First Joe Maddon called John Lackey a guy who was normally a good teammate, then called him a friend and hoped he’d stay a friend. But then he called him out for plunking Matt Joyce in the back. From Pete Abraham of the Globe:
“So he intentionally hit him when he did, there’s no question in my mind that he did, and the sad part is that I’ve always considered Lackey a good teammate, but right there he can get one of his own players hurt … it was inappropriate to hit Matt on purpose, and furthermore because one of them can get hurt. So that’s being a bad teammate as far as I’m concerned. In the past, he was always a good teammate. That was really a bad moment for him tonight.”
All of this was the result of a sixth inning plunking that was likely payback for Joyce hitting a home run in the first and then admiring what Joyce thought would be a home run in the second but wound up a foul ball. There were side-eyes and jawing and all of that stuff.
“Trying to come in there get him off the plate,” Lackey said.
Oh those baseball players.
The Cubs soundly defeated the Cardinals on Monday night, 10-2, sending their magic number down to one. They will try to clinch the NL Central on Tuesday with another win against the Cardinals. Alternatively, if they lose, they can still clinch if the Brewers also lose on Tuesday.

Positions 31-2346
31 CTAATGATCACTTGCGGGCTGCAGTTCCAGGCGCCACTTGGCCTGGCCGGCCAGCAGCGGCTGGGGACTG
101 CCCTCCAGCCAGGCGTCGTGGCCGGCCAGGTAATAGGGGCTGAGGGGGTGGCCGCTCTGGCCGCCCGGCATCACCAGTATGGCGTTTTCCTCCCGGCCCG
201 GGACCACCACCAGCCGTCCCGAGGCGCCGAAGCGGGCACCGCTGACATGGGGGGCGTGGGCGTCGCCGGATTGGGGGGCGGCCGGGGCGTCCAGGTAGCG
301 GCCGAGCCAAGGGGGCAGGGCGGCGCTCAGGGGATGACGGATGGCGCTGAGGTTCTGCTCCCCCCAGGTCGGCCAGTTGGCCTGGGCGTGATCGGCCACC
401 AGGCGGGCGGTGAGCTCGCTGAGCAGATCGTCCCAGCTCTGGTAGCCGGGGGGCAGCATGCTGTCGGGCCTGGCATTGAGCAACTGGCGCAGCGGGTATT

The Cubs, of course, won the Central last year en route to winning their first World Series since 1908. It wasn’t nearly as easy this year as the club was below .500 entering June and was exactly at .500 entering July. A 16-8 July, 17-12 August, and 15-8 September have helped put the Cubs back in position to return to the postseason.
Not to be forgotten, the Cardinals were eliminated from NL Central contention with Monday’s loss. Now they have their sights set on the second NL Wild Card slot and currently trail the Rockies in that race.
The matchups for Tuesday’s action:
Dennis Lin of the San Diego Union Tribune reports that Padres pitcher Carter Capps will undergo surgery this offseason to address thoracic outlet syndrome, which doctors believe caused the right-hander’s blood clots. The Padres hope to have him ready by spring training next year.
Capps, 27, underwent Tommy John surgery last year and didn’t debut this season until August 7. He made 11 relief appearances, yielding nine runs on 12 hits and two walks with seven strikeouts in 12 1/3 innings. He went back on the DL on September 12 due to the blood clot issue.
The Padres acquired Capps from the Marlins last July in the Andrew Cashner trade which ended up having a lot of moving parts. Capps will enter his third and final year of arbitration eligibility this offseason. It’s quite possible the Padres choose to non-tender him.